Vehicle Plays Key Role in Expansion of Hungarian Defence Industrial Base
On 17 August the Hungarian government embarked upon a €2+ billion programme to modernise the nation’s defence industry and military capabilities. Rheinmetall will be cooperating with Budapest in the creation of a joint venture and production facility to manufacture the LYNX infantry fighting vehicle (IFV) in Hungary.
Hungary is the first NATO and EU member state to select LYNX. The step is of central importance in the nation’s ongoing programme of military and industrial development, which aims to transform the Hungarian Army as quickly as possible into a fighting force capable of actively addressing current and future security challenges in the Euro-Atlantic region.
A joint statement issued László Palkovics, Minister of Innovation and Technology, and Gáspár Maróth, Commissioner for Defence Development, states in part “As part of its commitment to NATO, Hungary is replacing its heavy ground forces equipment. Following the tanks and artillery, it is now the turn of the infantry combat vehicles, which form the backbone of the capabilities set. As the most advanced system of its kind, the LYNX has demonstrated its suitability for a central role in the Army’s capabilities spectrum for decades to come. In keeping with earlier promises by the Hungarian government to enhance the nation’s armed forces, this cooperative endeavour extends far beyond the modernization of military technology. Partnering with a major European corporation will result in the modernization of our defence industry and thus to the expansion of our industrial portfolio.”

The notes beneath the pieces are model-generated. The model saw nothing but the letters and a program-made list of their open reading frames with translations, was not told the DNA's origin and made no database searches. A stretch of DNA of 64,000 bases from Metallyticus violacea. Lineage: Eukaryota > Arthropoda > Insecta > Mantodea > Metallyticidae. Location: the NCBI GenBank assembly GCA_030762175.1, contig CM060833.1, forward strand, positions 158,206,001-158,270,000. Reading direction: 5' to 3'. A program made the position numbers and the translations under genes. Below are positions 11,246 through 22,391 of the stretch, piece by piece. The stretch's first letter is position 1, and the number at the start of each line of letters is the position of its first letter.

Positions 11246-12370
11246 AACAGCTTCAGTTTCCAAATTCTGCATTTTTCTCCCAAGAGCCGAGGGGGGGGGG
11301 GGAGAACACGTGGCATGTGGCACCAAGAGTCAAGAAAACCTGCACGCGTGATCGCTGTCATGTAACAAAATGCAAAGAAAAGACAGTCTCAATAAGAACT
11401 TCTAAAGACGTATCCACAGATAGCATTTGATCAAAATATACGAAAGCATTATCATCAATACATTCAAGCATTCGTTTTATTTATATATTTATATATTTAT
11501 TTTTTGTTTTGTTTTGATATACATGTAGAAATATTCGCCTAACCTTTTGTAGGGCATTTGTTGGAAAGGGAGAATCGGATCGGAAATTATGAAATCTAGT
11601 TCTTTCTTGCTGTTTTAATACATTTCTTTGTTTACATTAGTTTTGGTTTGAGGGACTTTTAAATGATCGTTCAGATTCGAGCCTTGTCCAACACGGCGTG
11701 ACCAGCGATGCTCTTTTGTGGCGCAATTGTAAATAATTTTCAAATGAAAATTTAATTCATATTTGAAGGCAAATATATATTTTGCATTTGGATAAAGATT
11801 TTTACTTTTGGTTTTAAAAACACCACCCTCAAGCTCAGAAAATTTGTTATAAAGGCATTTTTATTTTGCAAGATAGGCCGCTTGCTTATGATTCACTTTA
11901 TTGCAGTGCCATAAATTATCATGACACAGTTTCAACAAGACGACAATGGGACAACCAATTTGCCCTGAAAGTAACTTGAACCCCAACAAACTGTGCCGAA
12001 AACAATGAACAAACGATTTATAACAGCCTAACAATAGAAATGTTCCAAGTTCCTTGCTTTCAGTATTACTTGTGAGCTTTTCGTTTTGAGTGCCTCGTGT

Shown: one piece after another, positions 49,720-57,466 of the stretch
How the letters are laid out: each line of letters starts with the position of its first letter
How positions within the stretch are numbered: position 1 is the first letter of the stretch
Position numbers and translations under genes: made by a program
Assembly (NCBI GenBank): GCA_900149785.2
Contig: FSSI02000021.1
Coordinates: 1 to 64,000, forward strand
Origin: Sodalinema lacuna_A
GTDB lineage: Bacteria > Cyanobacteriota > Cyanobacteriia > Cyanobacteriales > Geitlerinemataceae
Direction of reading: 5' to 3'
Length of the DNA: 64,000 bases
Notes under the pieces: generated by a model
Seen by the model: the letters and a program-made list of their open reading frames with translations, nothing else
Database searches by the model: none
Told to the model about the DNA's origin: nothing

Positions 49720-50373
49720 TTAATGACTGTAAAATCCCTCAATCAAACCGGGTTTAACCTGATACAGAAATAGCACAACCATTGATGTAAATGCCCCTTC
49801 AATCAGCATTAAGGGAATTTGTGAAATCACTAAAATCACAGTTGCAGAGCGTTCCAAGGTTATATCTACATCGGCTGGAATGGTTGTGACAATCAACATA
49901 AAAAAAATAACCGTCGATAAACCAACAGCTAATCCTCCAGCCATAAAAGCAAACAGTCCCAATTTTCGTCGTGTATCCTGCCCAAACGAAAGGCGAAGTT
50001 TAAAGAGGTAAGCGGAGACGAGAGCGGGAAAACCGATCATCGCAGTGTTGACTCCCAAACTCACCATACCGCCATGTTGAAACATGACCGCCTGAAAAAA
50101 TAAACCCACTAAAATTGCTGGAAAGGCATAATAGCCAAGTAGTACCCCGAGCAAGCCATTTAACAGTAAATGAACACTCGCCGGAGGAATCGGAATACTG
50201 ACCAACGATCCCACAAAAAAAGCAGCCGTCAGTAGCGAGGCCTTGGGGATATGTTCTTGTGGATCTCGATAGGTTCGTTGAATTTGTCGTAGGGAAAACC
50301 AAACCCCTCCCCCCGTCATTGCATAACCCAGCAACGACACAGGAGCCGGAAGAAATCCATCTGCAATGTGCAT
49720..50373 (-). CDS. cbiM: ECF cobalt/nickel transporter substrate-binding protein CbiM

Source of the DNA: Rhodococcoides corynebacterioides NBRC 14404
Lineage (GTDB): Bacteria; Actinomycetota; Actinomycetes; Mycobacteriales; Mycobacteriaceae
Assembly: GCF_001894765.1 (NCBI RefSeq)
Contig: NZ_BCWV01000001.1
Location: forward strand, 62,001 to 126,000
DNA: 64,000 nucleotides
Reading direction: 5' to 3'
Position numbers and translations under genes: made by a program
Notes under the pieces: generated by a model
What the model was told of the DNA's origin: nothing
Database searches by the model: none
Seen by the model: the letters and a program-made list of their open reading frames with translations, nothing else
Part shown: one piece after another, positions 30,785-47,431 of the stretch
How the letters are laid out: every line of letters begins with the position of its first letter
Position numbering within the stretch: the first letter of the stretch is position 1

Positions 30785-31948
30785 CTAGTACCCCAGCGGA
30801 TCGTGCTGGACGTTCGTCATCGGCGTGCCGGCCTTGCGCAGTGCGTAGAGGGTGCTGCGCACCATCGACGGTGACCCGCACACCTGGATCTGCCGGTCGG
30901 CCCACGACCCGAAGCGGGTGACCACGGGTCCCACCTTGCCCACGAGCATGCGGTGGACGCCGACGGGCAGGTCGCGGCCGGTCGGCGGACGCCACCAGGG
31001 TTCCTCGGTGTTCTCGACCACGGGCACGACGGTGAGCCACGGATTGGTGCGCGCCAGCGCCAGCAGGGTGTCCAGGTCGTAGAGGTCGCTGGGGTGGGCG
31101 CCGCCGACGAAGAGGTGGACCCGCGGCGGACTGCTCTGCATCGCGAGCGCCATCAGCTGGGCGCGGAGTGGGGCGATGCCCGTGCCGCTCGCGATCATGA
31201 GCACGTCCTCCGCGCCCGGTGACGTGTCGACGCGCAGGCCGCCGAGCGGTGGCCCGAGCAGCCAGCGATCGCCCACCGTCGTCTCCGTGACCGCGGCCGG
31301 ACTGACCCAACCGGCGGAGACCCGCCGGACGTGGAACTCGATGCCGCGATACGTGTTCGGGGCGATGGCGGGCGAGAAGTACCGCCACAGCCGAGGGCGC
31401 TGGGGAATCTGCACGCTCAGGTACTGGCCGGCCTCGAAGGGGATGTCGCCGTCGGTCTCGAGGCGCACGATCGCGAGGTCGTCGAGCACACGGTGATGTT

Armin Papperger, Chairman of Rheinmetall AG, explained “The LYNX’s market breakthrough is a major success for us. And the fact that we were able to convince Hungary – an important EU and NATO partner – to choose this innovative vehicle makes this success all the greater. In making this forward-looking procurement decision, Hungary’s top political and military officials have demonstrated real leadership. Not only does the move place Hungary at the forefront of European army technology. It reaffirms the Hungarian government’s commitment to being a reliable, more militarily effective partner of its NATO allies, a policy which it is pursuing with systematic energy.”